Parallel with the city, the Community Chorus of Detroit has grown and it is succeeding in creating a new future. We achieved all the goals of my initial vision for the chorus, and – with the support and input of our conductor, Ed, and our board and choristers – we have far surpassed all those markers, with many performances with the Detroit Symphony Orchestra to our credit, international performance tours on alternate years with Encore Tours, and community outreach beyond my wildest dreams. We have 100 singers now, in a beautifully balanced chorus. We even sing to full houses – for every concert! The austere “rose in the desert” vision seems far behind us now.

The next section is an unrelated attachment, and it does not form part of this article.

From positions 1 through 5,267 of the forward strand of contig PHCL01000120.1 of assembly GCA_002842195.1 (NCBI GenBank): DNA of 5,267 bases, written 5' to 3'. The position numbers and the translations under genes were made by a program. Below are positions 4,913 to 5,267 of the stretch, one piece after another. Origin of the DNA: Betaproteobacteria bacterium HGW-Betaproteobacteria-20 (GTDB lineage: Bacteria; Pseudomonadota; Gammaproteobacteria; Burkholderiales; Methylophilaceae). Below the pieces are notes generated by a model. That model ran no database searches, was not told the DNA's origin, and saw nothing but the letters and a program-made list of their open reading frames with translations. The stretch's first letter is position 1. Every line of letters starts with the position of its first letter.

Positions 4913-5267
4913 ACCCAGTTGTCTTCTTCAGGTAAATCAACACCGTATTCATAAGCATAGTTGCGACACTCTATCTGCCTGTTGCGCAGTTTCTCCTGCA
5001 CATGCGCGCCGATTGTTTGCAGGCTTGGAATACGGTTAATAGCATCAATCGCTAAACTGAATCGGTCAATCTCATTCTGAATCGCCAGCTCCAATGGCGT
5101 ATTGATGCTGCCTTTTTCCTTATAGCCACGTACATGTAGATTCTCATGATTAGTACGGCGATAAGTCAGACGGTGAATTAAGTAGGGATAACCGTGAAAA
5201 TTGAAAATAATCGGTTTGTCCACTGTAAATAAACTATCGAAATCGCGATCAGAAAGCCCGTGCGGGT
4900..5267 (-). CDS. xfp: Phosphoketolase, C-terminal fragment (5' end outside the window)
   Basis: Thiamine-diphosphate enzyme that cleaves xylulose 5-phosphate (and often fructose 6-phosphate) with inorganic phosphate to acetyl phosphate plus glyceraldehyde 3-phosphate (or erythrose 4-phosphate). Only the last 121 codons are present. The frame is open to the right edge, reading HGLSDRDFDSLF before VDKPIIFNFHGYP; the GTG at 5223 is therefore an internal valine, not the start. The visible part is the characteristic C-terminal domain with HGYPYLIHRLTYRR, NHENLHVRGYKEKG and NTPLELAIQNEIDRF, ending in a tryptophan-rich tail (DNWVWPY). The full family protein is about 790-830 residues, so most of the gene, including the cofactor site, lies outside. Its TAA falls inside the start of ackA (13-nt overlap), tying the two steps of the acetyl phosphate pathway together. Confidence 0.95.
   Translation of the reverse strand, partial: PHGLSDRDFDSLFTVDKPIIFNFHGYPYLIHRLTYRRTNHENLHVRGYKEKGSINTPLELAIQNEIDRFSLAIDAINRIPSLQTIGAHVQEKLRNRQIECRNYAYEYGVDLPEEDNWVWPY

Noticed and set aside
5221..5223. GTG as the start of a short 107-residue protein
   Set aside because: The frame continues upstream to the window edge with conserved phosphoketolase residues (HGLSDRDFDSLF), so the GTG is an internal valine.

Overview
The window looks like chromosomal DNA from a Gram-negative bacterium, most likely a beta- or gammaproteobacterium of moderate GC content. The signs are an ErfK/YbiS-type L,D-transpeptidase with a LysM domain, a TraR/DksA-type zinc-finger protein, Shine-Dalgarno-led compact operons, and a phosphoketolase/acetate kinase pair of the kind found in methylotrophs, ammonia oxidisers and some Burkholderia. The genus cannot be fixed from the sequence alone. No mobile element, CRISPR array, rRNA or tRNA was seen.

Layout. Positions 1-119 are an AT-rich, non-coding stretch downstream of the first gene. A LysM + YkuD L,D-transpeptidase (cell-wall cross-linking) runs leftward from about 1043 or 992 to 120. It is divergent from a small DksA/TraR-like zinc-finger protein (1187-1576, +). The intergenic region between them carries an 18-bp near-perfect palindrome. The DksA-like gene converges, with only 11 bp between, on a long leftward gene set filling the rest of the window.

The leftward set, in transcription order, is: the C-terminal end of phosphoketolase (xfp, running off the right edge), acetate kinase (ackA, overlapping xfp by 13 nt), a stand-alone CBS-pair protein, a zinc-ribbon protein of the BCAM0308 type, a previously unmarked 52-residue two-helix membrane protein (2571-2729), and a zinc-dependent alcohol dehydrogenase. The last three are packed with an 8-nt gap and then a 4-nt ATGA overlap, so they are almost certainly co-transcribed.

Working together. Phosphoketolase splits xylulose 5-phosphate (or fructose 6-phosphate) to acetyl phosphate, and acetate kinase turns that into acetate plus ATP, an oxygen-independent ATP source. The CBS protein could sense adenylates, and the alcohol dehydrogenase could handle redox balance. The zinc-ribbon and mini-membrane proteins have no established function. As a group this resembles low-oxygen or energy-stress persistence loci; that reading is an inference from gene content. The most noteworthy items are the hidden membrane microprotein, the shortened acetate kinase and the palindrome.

Detroit has long been known for its range of musical genres including, among many, our great Motown sound. Wherever I’ve traveled and heard a Motown piece play, it’s easy to tell who the Detroiters are. We all know all the lyrics and dance moves, and we’re not shy about it. I love Motown – both the music and the city – and especially the creative, hard-working, and talented people they both represent. Among the wide array of the many musical forms Detroit embraces, an important part of our musical history has been a love of choral singing – from Bach to the Supremes. In recent years, along with the Community Chorus of Detroit, the city has sprouted many outstanding choirs in what is now a full-fledged garden of choral music, with choirs of all sorts – gospel choirs, men’s and women’s choirs, church choirs, LGBTQ choirs, children’s choirs, ethnic choirs, symphonic choirs, chamber choirs, award-winning professional choirs, amateur choirs – choirs of all stripes. Detroit has always been known as the automobile capital of the world – the city of cars – but I think now we’ve earned a second honor: We’ve also become the city of choirs.